The Missouri House has passed a bill that would legalize programs already operating in the state that give drug abusers clean needles. Supporters say those fight the spread of intravenous diseases and expose drug users to treatment options.
Those running needle exchanges in Missouri now could be charged with violating the state’s drug paraphernalia law. They are protected only by handshake agreements with local law enforcement who recognize the benefit of the programs.
House Bill 168 would exempt from that law needle exchange programs that are registered with the Department of Health and Senior Services.
Supporters say in places with needle exchange programs, drug users are five times more likely to enter treatment. That’s because when users go to get needles, they’re getting them from a health care professional who can tell them about treatment options.
People who’ve benefited from needle exchange programs that are operating outside Missouri law are asking the state House to make them legal so they can be expanded.
Needle exchanges in the Kansas City and St. Louis regions allow abusers of intravenous drugs to get clean needles. Similar exchanges in other states have been shown to be successful in combating the spread of diseases like HIV and Hepatitis C, while getting more drug abusers into treatment programs.
In Missouri, however, those exchanges are in violation of the state’s drug paraphernalia laws. The ones in Kansas City and St. Louis are essentially operating through unofficial “handshake” agreements with local law enforcement, who allow them to keep running. House Bill 168 would exempt them from the state’s drug paraphernalia laws.
The bill is sponsored by Sikeston Republican Holly Rehder, who has strongly promoted and sponsored this and other bills aimed at fighting opioid abuse throughout her seven years in the House.
Chad Sabora runs one of those programs. He is also a former prosecutor who became a heroin user, and has been in recovery for almost eight years.
He said needle exchanges are successful because they promote human connections with abusers.
Aaron Laxton with the Missouri Network for Opiate Reform and Recovery, like Sabora, has testified in support of needle exchange legislation several times in past years. He told the committee that in past years he’s talked about loved ones he’s lost to opioid abuse, but in this hearing he offered an example of two lives saved by an exchange program.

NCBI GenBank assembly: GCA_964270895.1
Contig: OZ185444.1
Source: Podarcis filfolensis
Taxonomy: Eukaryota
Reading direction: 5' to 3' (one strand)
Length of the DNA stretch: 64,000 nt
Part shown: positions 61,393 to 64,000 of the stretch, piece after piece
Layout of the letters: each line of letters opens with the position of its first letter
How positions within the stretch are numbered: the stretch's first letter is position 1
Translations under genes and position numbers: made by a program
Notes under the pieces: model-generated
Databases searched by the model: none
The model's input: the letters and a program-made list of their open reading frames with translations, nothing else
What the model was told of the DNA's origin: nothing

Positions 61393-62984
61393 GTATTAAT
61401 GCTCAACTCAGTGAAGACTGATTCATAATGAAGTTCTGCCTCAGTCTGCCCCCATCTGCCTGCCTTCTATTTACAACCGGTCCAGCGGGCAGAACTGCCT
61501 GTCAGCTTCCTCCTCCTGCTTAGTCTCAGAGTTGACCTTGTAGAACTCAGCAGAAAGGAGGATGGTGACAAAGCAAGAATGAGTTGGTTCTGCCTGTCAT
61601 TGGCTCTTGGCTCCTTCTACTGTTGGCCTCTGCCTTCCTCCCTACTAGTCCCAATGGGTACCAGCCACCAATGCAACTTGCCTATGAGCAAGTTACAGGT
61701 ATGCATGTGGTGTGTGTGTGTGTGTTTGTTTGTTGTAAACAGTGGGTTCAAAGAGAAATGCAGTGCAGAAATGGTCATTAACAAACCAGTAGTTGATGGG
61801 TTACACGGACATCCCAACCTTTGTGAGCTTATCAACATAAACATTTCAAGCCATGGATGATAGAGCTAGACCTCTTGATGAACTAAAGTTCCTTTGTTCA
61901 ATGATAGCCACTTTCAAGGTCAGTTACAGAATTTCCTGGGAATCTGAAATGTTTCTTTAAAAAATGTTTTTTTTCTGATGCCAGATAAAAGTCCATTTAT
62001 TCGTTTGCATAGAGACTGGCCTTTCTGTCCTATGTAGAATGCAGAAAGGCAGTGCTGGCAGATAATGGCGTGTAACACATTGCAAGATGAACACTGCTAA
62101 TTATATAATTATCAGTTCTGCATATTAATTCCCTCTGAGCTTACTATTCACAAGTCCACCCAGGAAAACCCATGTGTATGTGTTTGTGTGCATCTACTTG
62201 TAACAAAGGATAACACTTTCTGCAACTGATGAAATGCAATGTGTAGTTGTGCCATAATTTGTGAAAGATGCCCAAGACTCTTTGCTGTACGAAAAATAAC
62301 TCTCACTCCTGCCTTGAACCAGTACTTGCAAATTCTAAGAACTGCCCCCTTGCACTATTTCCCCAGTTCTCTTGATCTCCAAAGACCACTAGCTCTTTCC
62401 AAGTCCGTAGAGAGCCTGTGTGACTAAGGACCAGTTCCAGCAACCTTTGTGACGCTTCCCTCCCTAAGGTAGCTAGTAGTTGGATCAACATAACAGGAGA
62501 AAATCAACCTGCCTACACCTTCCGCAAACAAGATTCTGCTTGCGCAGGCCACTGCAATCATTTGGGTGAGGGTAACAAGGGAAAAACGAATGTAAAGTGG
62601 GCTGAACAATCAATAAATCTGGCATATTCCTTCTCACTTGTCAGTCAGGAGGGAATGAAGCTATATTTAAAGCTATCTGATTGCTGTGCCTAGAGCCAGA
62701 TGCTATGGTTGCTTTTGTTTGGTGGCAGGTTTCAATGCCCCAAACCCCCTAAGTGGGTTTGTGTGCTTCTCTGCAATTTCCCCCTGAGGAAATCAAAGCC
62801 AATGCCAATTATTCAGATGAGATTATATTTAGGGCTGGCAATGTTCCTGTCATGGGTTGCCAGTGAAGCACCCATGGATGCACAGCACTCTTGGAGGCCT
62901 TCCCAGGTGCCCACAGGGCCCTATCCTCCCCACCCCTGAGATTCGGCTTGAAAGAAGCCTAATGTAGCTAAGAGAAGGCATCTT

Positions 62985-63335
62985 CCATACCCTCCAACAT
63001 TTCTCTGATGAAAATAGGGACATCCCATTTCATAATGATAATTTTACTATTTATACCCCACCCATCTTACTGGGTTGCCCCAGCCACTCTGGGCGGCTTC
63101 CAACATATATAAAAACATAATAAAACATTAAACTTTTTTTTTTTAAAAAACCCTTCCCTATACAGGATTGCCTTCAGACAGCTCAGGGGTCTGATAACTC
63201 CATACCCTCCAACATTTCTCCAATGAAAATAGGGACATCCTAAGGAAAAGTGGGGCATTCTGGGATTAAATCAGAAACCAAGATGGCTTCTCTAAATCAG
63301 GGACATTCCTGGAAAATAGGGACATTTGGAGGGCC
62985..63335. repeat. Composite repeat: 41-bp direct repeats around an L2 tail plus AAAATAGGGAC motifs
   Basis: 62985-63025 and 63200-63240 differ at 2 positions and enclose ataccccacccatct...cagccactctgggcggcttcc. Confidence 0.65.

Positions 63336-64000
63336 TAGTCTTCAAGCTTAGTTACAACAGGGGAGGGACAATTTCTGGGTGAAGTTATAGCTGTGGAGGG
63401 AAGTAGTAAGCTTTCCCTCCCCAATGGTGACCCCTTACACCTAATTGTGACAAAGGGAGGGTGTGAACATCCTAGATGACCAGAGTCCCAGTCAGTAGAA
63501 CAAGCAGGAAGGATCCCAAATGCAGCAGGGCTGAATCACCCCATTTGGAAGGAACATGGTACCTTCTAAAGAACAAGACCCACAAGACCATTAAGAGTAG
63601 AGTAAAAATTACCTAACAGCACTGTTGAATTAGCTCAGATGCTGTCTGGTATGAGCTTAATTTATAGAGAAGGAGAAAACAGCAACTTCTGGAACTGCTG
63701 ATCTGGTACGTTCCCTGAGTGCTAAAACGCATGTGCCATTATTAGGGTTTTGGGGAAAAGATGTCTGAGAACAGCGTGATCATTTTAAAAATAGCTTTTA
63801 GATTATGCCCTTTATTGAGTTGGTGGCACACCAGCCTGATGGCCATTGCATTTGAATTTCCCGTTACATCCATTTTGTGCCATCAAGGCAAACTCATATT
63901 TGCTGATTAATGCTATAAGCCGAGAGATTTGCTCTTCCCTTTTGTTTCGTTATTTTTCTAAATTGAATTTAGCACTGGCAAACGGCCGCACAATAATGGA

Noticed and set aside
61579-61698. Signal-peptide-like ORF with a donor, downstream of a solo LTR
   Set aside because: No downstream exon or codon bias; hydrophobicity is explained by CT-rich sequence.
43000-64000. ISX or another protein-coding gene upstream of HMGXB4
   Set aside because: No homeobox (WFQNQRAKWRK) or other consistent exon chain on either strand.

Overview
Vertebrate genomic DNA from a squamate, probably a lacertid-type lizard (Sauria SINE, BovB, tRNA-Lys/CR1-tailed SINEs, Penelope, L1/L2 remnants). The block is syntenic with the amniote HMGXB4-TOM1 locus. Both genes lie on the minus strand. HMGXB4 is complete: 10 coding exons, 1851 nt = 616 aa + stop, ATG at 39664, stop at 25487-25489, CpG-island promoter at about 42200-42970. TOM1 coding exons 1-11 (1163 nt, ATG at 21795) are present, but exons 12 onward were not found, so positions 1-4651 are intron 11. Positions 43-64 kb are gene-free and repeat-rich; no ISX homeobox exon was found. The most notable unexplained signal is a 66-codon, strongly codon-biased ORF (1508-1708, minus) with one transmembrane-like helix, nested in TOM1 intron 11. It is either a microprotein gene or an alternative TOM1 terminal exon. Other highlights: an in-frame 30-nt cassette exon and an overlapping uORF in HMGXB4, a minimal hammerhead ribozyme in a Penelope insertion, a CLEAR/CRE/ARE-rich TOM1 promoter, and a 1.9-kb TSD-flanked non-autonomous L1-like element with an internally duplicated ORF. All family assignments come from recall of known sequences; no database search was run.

He presented his one-and-a-half-month old adopted son Grayson, who was exposed to fentanyl, cocaine, and methadone before birth. He said the programs like those that HB 168 would support help people like Grayson’s mother get into treatment.
Rehder said the CDC has identified 13 counties in Missouri that are primed for an outbreak of Hepatitis C. She said passing her bill would help keep those outbreaks from occurring, and could save the state tens of millions of dollars.
Last year a needle exchange program proposal passed out of the House with 135 votes in favor, but it stalled in the Senate. Rehder said she has assurances from senators that they will help propel her bill to the floor in that chamber if it clears the House this year.
Missouri lawmakers will again consider a bipartisan effort to reduce exposure to and the transmission of HIV in the session that begins in January.
Representatives Holly Rehder (R-Sikeston) and Tracy McCreery (D-St. Louis) have filed legislation that would change Missouri laws that criminalize exposing individuals to HIV. Rehder will also file a bill that would let organizations give clean needles to users of illegal intravenous drugs. Both proposals were also filed last session.
Rehder’s House Bill 168 would relax state laws against delivery of drug paraphernalia. Programs that offer clean needles to users could register with the Department of Health and Senior Services and be allowed to continue operating.
Supporters say the offer of clean needles could reduce the spread among IV drug abusers of diseases like HIV and Hepatitis C. Representative Rehder said it also make s users 5-times more likely to enter drug treatment because the needle exchange programs put them in direct contact with medical professionals.
House Bills 166 and 167, filed by Reps. McCreery and Rehder, respectively, both aim to change Missouri laws that criminalize the act of knowingly exposing a person to HIV.
Both bills would expand those laws to criminalize knowingly exposing a person to any serious infectious or communicable diseases. Both would also specify that individuals who attempt to prevent transmission, including through the use of a condom or through medical treatment that reduces the risk of transmission, are not knowingly exposing others to a disease.
McCreery and other supporters said those laws have actually discouraged people from getting tested and, if necessary, treated for HIV.
LaTrischa Miles, treatment adherence supervisor with KC Care Health Center, said in the time since Missouri’s and other states’ HIV exposure laws were written treatments have advanced so that people who might be in violation of those laws aren’t actually exposing anyone to a risk of HIV infection.
Last session’s versions of the HIV transmission laws legislation, House Bills 2675 (McCreery) and 2674 (Rehder) were subject to a hearing by the House Committee on Health and Mental Health Services. The hearing was in the final days of the session so the bills did not advance, but the committee encouraged McCreery and Rehder to reintroduce the bills for 2019.
These three bills were among dozens filed by lawmakers on Monday, the first day legislation could be prefiled for the session that begins in January.